The draft bill for the three-year rescue package worth about €85 billion (£60bn) in loans includes harsh spending cuts and tax hikes that Mr Tsipras has said he has no option but to implement.
MPs wrangled over the bill for hours in an acrimonious parliamentary committee debate that began in the morning, with delays arising from amendments submitted to the original bill and procedural objections by those opposing the measures.
Voting was unlikely until the early hours of today. Finance minister Euclid Tsakalotos stressed the urgency of the vote, with eurozone finance ministers to discuss the deal at a meeting on this afternoon in Brussels.
The Syriza rebellion has left Mr Tsipras dependent on opposition votes in parliament to pass legislation, and the bill was expected to win approval comfortably. Hundreds of anti-austerity protesters marched through Athens in anticipation of the plenary debate last night.
Mr Tsipras’ radical left party won elections in January on promises to repeal similar budget austerity imposed in return for Greece’s two previous bailouts. His about-face, agreeing this week to tough terms with creditor negotiators from the European Central Bank, European Commission and International Monetary Fund, has led to outrage among hardliners that now threatens to split the party.
Former energy minister Panagiotis Lafazanis, a Syriza hardliner who lost his cabinet position last month after voting against another bailout-related bill, took a step towards a full split with his party yesterday, joining a group of another 12 left-wing politicians announcing they will create a new anti-bailout movement.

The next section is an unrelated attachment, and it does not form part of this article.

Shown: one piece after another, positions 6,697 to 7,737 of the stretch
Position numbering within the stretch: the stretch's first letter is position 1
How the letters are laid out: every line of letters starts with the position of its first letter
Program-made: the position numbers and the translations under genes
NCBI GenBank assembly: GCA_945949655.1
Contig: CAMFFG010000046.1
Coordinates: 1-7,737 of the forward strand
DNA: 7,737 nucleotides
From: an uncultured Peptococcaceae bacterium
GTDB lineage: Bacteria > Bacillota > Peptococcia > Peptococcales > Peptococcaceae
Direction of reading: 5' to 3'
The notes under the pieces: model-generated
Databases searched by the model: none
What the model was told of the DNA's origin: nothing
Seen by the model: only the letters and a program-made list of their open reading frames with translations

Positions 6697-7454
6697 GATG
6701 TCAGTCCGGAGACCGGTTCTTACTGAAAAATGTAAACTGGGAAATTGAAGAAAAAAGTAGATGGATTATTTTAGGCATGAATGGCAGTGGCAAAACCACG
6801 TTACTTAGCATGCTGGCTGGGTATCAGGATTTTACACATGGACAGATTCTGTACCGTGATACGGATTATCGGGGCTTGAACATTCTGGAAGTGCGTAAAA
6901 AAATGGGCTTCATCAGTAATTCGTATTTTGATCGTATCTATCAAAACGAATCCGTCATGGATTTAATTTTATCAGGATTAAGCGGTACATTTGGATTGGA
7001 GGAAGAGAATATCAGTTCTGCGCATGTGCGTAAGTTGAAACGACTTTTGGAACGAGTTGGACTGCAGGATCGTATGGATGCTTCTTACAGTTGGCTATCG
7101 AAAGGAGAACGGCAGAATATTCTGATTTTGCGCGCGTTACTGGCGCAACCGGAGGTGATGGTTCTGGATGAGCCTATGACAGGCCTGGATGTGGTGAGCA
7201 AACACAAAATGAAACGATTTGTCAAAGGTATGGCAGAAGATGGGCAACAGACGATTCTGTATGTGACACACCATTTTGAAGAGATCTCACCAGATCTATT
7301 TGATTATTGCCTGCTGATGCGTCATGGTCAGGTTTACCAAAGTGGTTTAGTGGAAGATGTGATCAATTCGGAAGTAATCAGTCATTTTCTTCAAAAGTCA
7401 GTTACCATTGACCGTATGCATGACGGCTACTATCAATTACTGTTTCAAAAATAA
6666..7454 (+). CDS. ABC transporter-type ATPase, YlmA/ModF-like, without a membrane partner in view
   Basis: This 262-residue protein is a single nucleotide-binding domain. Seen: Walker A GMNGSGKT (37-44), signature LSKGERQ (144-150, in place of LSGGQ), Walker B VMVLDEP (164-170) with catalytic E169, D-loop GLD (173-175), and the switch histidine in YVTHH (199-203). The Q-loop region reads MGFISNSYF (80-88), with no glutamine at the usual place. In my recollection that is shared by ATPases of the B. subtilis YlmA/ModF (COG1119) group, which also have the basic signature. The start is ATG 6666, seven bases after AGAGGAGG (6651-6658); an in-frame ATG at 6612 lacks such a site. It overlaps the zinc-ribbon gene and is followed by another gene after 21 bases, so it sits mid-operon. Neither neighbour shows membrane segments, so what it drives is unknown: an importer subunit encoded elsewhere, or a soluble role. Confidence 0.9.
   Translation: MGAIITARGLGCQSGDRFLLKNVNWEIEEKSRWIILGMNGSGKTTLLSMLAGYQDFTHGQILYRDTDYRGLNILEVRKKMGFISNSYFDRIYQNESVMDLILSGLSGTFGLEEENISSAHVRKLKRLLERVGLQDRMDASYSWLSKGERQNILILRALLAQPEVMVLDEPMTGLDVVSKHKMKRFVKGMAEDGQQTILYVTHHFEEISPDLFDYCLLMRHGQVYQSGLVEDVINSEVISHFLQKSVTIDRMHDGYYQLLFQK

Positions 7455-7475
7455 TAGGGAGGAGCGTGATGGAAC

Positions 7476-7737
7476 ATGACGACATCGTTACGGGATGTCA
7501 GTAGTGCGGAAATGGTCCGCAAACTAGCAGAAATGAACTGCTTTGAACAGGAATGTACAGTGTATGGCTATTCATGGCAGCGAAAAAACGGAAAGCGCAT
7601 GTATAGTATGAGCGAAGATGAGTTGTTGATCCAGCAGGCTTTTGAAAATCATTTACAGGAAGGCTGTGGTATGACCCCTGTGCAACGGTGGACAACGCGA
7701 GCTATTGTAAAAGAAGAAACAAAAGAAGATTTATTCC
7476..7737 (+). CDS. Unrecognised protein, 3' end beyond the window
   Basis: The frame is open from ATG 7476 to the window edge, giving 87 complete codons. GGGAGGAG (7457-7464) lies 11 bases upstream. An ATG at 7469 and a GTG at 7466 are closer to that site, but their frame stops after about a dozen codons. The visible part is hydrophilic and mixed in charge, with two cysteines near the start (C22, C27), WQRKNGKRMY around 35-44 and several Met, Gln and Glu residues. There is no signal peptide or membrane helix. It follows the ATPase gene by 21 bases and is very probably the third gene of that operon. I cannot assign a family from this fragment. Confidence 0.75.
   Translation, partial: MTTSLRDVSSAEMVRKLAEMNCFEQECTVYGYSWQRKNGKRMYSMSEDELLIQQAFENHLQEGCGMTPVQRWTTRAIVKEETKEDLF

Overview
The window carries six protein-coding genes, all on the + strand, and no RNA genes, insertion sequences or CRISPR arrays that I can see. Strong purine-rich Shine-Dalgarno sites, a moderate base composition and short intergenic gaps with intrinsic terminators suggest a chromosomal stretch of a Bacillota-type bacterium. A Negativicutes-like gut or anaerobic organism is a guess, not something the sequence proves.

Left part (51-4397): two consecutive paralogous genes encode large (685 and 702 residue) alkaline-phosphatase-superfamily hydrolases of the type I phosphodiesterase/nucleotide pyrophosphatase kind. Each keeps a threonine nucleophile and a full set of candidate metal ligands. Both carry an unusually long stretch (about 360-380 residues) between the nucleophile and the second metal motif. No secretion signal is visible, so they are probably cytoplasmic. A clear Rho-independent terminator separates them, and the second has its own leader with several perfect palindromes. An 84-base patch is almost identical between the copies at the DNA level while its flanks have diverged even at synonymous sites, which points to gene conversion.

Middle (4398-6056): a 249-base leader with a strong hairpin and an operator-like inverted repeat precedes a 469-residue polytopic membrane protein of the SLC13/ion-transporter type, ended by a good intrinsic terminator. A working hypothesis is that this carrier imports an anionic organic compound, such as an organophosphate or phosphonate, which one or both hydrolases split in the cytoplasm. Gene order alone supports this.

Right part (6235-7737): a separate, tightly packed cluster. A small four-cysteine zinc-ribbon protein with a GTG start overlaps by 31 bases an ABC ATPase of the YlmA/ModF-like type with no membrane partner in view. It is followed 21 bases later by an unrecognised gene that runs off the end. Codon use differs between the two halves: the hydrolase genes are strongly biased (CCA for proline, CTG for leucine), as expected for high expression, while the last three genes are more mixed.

He stopped short, however, of saying he was leaving his party.
His move “finalises his decision, taken a while ago, to choose a different path than the government and Syriza”, the government said in an e-mailed note.
The internal party problems have increased speculation, fanned by some Syriza members themselves, that Mr Tsipras might have to call early elections as soon as September.
The deal still needs the approval of eurozone finance ministers and that of several other countries’ parliaments, including Germany’s.
Germany, which was the largest single contributor to Greece’s two previous bailouts, has been the country’s harshest critic and has maintained a cautious stance.
German deputy finance minister Jens Spahn said yesterday that “Germany isn’t the only country that is still asking questions at the moment”.
Mr Spahn said the Greek government clearly recognises its country must change if it wants to remain in the eurozone. He said it was normal “that questions are asked”.